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# [SOLVED]PNP Transistor Circuit - Switch or Amplifier?

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#### sunny1

##### Newbie level 3
I am unable to figure out here if the the PNP transistor in this circuit acts as switch or amplifier? Can anyone please help me figure out how the output voltage Vout looks like in this circuit? Thanks! (Please see the attached image)

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• PNP_Transistor.jpg
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Looks more like a constant current generator to me.

Brian

sunny1

### sunny1

Points: 2
here you will get a voltage less than 10v and current with maxim rating of you transistor used
certainly this will not act as a switch its transistor feedback biasing circuit
better use resistor in feed back that will decide your o/p voltage

sunny1

### sunny1

Points: 2
Vout should settle close to zero

sunny1

### sunny1

Points: 2
Vout should settle close to zero

Simplify the circuit by replacing the b-e junction with a diode. What is the voltage at the cathode (base)? It is 10V - 10V = 0V. So what is the voltage at the anode (emitter)? It will be a diode drop higher at about 0.6V. When the transistor turns on it in effect connect the emitter and collector internally and thus the 0.6V will appear on the collector. So Vout will start charging from -10V to (0V + 0.6V) with an initial current of 9.4mA (10-0.6V)/1k, that tapers off according to the RC time constant.

sunny1

### sunny1

Points: 2
Simplify the circuit by replacing the b-e junction with a diode. What is the voltage at the cathode (base)? It is 10V - 10V = 0V. So what is the voltage at the anode (emitter)? It will be a diode drop higher at about 0.6V. When the transistor turns on it in effect connect the emitter and collector internally and thus the 0.6V will appear on the collector. So Vout will start charging from -10V to (0V + 0.6V) with an initial current of 9.4mA (10-0.6V)/1k, that tapers off according to the RC time constant.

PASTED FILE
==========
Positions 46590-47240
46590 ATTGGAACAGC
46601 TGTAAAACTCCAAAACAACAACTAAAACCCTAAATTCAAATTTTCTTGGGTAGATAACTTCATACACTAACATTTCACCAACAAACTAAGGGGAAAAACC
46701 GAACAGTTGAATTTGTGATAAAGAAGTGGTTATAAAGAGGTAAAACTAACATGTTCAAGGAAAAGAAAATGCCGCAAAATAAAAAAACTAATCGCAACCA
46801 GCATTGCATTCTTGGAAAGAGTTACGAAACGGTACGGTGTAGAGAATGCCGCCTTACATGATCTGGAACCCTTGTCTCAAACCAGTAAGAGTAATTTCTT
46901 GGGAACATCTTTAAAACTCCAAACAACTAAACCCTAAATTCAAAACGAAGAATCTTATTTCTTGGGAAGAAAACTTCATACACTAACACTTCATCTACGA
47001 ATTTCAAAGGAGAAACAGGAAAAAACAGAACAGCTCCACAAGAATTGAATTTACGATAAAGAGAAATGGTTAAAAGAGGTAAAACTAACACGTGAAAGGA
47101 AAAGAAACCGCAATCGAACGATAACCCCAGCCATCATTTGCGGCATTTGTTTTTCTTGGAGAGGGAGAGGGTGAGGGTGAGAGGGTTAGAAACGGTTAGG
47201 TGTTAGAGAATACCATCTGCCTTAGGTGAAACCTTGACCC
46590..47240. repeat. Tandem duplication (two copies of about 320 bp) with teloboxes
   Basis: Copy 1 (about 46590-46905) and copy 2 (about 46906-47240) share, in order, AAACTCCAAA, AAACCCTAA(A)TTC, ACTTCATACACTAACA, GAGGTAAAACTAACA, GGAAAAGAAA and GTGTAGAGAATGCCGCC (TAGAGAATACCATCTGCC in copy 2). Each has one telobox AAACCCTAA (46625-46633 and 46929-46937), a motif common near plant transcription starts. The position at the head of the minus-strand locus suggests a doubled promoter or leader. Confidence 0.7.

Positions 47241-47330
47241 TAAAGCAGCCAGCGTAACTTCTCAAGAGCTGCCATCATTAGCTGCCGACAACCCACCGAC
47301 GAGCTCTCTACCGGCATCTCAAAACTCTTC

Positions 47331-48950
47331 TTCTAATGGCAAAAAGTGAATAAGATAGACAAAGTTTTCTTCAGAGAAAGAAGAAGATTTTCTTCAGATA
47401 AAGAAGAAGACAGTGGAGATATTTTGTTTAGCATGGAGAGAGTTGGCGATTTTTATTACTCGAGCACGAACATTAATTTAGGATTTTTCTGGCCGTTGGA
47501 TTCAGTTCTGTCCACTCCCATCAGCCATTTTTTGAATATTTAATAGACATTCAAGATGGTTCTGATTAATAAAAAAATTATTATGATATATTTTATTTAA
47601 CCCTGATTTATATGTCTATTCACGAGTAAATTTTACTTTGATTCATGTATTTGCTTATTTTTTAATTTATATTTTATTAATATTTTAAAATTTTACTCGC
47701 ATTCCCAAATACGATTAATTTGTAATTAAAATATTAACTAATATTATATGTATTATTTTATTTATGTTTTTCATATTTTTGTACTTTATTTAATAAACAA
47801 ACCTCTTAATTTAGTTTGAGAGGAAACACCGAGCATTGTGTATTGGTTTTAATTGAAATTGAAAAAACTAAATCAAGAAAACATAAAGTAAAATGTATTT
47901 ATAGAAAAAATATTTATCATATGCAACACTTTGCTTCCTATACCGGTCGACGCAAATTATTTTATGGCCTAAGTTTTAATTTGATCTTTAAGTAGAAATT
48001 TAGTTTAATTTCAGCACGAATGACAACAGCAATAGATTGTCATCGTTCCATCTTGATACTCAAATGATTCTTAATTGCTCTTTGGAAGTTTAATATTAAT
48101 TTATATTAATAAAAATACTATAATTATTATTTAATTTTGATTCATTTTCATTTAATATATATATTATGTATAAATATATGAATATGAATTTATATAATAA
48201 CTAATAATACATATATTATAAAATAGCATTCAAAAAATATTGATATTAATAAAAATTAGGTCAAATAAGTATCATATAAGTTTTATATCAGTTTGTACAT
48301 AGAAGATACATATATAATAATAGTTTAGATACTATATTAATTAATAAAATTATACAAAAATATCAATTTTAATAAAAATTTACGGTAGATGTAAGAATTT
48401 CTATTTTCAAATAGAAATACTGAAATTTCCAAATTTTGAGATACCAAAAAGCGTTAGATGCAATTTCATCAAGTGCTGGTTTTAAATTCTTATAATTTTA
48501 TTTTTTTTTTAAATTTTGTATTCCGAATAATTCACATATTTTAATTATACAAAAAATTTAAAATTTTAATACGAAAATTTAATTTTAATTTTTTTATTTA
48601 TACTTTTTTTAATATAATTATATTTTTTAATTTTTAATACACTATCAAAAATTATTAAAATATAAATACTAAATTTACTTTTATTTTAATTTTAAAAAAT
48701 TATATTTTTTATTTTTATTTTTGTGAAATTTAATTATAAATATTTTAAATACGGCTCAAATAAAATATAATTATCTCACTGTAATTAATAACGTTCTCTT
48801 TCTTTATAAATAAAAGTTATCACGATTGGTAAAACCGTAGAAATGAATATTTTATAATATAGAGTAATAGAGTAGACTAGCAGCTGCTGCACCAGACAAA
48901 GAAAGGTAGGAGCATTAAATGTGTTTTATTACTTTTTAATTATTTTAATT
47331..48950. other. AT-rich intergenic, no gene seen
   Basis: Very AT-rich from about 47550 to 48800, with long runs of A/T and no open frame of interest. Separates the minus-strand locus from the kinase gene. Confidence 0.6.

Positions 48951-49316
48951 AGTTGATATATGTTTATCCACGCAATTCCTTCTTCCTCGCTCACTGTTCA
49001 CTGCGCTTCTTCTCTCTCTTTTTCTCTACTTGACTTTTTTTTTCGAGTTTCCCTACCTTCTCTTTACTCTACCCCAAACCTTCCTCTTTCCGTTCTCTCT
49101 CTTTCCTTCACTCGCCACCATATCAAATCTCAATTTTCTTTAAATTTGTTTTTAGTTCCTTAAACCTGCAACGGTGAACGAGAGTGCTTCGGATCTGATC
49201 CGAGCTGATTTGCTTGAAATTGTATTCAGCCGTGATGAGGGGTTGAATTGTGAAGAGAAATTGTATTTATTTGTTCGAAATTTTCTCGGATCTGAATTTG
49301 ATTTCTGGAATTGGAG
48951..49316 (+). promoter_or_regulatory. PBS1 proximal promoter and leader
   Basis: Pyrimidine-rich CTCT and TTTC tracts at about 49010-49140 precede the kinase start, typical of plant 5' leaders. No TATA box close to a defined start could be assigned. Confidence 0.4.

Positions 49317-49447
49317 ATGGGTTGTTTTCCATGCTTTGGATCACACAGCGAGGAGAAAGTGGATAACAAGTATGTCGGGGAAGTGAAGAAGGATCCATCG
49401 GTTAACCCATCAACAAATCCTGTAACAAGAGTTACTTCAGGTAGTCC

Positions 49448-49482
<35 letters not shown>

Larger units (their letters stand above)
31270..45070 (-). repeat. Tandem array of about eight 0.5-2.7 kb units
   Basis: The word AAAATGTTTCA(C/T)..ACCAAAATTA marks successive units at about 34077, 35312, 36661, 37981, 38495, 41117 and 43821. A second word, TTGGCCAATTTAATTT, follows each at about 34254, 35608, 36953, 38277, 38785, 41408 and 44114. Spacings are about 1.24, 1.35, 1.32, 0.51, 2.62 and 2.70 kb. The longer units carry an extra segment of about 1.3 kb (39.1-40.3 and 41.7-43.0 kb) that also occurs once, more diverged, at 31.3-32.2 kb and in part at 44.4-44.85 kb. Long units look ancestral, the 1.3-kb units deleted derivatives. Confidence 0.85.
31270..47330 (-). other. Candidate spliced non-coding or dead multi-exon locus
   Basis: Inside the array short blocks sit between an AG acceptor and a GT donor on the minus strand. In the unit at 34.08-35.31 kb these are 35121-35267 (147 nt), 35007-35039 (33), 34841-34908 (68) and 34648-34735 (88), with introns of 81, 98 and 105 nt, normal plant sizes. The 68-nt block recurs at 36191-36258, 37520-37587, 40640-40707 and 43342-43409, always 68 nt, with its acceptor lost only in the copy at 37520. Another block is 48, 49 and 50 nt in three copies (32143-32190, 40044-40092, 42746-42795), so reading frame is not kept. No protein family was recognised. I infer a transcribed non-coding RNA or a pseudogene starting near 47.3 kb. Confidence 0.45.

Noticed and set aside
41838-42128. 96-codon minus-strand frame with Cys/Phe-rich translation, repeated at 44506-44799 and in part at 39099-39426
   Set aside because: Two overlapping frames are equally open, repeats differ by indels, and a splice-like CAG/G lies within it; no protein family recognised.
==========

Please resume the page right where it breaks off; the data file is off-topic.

Thank You very much!! It is very helpful!!

A transistor with a constant B-E voltage acts as a constant current source.
Charging a capacitor with a constant current source gives a linear voltage ramp across it. (assuming it was discharged at the start!).

Brian.

A transistor with a constant B-E voltage acts as a constant current source.
Charging a capacitor with a constant current source gives a linear voltage ramp across it. (assuming it was discharged at the start!).

Brian.

Yes, I forgot to mention that I was referring to the simple diode explanation. With the transistor in place, the charging current will be constant at about 9.4mA up to the knee voltage where it would rapidly drop to zero.

Also come to think of it the initial charging current using the diode model will actually be about twice 9.4mA . For the transistor it is fixed at (10-Vbe)/1k

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So Vout will start charging from -10V to (0V + 0.6V) with an initial current of 9.4mA (10-0.6V)/1k, that tapers off according to the RC time constant.

As mentioned here, the transistor is a source of current, meaning t=dUC/I

Thank you all for your help!!

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